There is one thing that might stave off this trend in California, and that’s the likelihood of $7-a-gallon gas within the next few years. That will mean a huge surplus of gasoline sales tax, which is supposed to pay for transportation. Unfortunately, those much-needed funds are being tapped by our state government for lack of the electorate’s will to raise money for other programs.

So look for our national obsession with driving to become something of a luxury, like belonging to a country club or plying the Bay in a sailboat. If it’s any consolation, remember that “freeways,” will always be free. Free of intersections, free of stop signs and lights, except the one that says “ETC OK.”

[You can leave a response, or trackback from your own site.]

4 Responses to “enjoy your free ride while it lasts”

  1. murphstahoe Says:

    to this I say “Amen”

  2. Robert Cruickshank Says:

    I love driving. Absolutely love it. So it’s not with any particular glee that I witness the death of cheap driving, but it’s a fact, and we need to get used to it, and shift our transportation priorities accordingly.

    I do have to disagree (don’t I always) about your assessment that our state will never agree to new taxes. That assumption has always been a bit overstated – both California and the US government raised taxes from 1990 to 1993 and it didn’t cause a revolution – and as our economy and infrastructure fall apart around us, polls show consistent support for some sort of tax solution to prevent California from falling apart.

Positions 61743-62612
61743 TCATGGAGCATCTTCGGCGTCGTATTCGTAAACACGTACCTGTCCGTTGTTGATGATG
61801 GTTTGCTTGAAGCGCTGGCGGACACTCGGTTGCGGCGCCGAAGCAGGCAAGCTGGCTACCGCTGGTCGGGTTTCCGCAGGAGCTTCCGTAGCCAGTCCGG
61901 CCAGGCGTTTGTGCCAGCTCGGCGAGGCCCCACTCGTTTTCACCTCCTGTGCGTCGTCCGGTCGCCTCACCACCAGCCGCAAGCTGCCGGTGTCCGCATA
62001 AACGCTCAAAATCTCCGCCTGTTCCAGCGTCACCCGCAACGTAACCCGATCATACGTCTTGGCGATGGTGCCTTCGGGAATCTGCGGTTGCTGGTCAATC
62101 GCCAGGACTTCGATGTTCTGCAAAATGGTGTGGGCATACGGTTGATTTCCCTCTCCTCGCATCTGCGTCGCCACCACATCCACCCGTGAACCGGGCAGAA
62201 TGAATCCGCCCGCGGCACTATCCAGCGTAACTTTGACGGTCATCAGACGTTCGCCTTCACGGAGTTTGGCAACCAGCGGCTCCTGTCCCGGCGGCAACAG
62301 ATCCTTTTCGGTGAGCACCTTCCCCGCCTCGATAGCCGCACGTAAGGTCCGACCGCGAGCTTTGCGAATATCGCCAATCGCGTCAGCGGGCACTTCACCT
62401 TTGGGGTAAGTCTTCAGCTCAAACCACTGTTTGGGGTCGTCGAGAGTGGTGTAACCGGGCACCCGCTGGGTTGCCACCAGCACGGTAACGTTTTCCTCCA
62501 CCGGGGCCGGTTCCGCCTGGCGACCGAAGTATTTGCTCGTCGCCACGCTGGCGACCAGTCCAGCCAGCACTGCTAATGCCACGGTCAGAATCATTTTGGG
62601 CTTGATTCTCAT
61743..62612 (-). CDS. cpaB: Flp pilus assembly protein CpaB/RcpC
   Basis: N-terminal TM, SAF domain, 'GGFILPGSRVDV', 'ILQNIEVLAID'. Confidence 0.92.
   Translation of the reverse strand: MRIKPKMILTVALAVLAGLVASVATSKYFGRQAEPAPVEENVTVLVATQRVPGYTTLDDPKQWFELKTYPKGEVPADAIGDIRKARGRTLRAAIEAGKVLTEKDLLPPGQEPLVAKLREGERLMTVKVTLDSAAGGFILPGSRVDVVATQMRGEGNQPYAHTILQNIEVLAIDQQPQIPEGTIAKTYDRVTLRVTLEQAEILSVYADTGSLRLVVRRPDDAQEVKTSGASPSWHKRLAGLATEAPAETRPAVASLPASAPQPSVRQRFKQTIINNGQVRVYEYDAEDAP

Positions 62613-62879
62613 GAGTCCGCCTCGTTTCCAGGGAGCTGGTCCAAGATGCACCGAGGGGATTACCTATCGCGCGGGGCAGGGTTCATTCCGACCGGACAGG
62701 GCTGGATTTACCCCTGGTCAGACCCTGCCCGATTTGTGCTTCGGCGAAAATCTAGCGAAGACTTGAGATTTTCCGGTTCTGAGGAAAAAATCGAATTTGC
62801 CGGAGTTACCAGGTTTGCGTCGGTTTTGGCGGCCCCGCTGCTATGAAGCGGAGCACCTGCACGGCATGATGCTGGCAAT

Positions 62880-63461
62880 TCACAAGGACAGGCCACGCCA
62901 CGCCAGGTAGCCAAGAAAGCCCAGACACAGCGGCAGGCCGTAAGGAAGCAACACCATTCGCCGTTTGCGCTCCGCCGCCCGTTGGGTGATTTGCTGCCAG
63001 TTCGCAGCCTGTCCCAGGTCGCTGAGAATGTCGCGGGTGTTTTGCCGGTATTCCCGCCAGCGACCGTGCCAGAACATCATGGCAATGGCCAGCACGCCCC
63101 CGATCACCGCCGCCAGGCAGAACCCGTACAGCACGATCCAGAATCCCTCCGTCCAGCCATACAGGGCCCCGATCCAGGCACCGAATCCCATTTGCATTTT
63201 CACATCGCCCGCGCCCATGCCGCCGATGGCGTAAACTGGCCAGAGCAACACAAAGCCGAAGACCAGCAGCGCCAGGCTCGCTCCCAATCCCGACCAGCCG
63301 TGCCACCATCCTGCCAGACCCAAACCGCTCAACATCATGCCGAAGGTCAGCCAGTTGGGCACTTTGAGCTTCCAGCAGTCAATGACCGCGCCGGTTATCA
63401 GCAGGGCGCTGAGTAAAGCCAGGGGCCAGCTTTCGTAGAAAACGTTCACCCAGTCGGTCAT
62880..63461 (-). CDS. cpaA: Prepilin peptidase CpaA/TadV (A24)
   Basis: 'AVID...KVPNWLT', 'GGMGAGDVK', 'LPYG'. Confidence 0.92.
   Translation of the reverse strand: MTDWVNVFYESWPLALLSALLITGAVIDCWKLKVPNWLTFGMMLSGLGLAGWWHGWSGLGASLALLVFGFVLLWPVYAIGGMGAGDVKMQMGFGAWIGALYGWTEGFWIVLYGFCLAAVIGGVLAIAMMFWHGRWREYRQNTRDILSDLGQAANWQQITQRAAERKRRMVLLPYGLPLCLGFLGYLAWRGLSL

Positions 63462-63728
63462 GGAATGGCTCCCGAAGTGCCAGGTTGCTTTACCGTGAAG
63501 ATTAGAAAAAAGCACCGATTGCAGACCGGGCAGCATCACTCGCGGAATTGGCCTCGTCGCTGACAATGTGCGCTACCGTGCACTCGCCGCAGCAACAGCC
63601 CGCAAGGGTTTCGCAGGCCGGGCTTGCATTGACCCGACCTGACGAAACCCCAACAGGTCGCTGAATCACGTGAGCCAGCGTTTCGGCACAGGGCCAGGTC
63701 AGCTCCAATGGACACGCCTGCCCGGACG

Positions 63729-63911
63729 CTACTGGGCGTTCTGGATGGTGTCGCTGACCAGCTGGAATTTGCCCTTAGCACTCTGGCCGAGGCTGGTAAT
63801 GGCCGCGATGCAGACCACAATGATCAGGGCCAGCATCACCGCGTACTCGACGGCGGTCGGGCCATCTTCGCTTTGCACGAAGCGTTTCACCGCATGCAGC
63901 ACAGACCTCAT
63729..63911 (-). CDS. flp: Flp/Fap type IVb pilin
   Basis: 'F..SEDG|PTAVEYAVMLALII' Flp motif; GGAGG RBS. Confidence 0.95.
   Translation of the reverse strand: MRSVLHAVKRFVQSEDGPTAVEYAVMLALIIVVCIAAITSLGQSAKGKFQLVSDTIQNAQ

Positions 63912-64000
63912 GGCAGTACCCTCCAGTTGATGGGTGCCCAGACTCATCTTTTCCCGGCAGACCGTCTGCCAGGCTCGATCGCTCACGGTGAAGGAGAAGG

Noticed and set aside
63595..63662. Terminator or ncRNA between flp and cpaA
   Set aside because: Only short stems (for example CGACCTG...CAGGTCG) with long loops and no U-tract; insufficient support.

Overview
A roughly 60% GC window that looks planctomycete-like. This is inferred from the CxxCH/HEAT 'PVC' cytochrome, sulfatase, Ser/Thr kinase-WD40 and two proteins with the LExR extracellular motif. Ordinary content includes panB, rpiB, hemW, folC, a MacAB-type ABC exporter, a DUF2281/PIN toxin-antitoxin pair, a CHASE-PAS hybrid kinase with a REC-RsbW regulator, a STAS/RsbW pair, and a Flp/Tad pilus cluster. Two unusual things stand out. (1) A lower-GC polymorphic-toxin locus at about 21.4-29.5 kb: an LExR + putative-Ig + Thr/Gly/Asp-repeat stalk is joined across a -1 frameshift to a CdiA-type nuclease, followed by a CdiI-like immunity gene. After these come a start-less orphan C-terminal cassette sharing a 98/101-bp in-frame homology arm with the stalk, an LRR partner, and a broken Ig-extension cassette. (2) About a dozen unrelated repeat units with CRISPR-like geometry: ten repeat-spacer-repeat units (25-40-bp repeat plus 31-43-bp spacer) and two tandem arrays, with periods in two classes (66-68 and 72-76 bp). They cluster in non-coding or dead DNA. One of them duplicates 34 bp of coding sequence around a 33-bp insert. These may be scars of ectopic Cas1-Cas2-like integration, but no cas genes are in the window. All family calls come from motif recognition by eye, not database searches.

I think the media tends to not do real journalism any more; instead they tend to take a subject or an event and write about whether it conforms with their interpretation of conventional wisdom or not. That turns the media into defenders of the status quo, whether that’s their intent or not. So when you see me pushing hard against your flawed assumptions, that’s what’s behind it. Nothing personal.

  3. DensityDuck Says:

    It’s a bit odd for you to say that the government’s lust for gas-tax money is the fault of the electorate. I don’t recall being consulted in the decisions about how to spend that money.

    Also, cut the generalizations, please. I don’t have a problem with paying more taxes to support California’s infrastructure. I do have a problem with dumping more money down the same rathole we currently use. I would gladly pay a higher gas tax if that gas tax were earmarked for infrastructure maintenance and improvement.

  4. Capricious Commuter Says:

    DD, you’re right to call me on generalizing. I do it when I’m referring to the majority of the electorate, or at least the majority that passed Prop 13 back when I was a teenager and lived in another state. Now tax increases can be held up by slightly more than a third of the electorate, so, again, the generalization is inappropriate.

    As for earmarking gas taxes, I hate to break it to you that we have tons of earmarked gasoline sales tax receipts, but it keeps getting redirected to other programs. In fact, it was a deal with Gov. Reagan that earmarked for public transit any gas sales tax windfall in times of increasing gas prices.

Leave a Reply